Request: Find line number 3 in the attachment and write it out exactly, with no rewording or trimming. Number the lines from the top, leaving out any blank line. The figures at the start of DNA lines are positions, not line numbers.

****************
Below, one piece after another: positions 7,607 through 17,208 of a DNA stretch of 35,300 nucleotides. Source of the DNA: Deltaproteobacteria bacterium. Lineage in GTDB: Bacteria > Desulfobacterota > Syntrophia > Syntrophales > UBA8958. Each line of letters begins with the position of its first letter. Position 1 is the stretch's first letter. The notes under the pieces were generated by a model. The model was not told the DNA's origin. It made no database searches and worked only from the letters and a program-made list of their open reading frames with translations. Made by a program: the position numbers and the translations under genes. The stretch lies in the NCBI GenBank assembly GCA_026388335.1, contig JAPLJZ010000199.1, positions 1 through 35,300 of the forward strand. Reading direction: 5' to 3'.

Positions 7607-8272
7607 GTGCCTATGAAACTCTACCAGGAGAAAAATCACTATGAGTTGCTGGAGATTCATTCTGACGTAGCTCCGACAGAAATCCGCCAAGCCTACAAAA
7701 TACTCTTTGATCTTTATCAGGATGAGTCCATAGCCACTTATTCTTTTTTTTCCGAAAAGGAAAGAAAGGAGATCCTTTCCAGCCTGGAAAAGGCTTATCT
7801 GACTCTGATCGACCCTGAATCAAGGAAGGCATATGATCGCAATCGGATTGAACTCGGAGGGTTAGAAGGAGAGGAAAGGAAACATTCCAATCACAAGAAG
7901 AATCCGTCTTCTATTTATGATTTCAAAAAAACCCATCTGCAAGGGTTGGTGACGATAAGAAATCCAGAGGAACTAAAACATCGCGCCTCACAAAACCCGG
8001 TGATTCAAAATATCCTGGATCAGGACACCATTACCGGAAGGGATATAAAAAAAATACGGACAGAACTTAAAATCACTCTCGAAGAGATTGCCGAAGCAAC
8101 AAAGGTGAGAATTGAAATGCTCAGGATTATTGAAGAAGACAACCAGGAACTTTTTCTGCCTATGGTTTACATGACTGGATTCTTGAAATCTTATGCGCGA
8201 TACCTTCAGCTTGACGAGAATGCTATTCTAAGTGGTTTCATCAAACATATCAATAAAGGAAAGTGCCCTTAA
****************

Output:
7607 GTGCCTATGAAACTCTACCAGGAGAAAAATCACTATGAGTTGCTGGAGATTCATTCTGACGTAGCTCCGACAGAAATCCGCCAAGCCTACAAAA